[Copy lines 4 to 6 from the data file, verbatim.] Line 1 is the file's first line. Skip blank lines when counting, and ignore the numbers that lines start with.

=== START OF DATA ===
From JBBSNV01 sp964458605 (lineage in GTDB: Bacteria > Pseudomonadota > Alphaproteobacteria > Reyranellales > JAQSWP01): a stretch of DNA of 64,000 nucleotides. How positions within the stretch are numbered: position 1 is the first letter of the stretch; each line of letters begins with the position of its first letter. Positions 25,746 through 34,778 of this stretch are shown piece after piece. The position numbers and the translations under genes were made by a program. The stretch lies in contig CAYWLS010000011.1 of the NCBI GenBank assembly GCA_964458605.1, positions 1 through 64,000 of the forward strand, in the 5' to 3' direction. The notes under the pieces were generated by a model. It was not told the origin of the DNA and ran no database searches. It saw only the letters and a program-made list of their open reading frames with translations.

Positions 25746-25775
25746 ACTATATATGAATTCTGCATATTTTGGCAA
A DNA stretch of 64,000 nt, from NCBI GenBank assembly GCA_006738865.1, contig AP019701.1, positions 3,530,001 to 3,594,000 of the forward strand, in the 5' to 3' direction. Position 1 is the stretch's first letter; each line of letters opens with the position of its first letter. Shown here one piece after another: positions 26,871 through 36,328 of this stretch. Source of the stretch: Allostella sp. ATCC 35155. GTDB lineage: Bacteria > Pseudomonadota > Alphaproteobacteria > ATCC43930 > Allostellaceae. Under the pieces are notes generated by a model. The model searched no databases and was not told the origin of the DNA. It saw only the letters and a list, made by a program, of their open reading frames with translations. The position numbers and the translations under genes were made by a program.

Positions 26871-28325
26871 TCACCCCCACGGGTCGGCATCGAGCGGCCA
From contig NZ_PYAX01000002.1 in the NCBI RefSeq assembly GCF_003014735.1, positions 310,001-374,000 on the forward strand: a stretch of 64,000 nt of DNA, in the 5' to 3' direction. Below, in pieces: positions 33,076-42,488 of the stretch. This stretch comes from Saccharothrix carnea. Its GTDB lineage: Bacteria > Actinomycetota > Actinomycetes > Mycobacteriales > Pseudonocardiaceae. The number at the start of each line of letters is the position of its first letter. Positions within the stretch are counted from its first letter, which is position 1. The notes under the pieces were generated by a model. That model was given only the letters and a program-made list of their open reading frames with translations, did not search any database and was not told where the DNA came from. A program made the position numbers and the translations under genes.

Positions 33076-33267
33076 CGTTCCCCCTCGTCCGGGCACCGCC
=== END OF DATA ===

A DNA stretch of 64,000 nt, from NCBI GenBank assembly GCA_006738865.1, contig AP019701.1, positions 3,530,001 to 3,594,000 of the forward strand, in the 5' to 3' direction. Position 1 is the stretch's first letter; each line of letters opens with the position of its first letter. Shown here one piece after another: positions 26,871 through 36,328 of this stretch. Source of the stretch: Allostella sp. ATCC 35155. GTDB lineage: Bacteria > Pseudomonadota > Alphaproteobacteria > ATCC43930 > Allostellaceae. Under the pieces are notes generated by a model. The model searched no databases and was not told the origin of the DNA. It saw only the letters and a list, made by a program, of their open reading frames with translations. The position numbers and the translations under genes were made by a program.

Positions 26871-28325
26871 TCACCCCCACGGGTCGGCATCGAGCGGCCA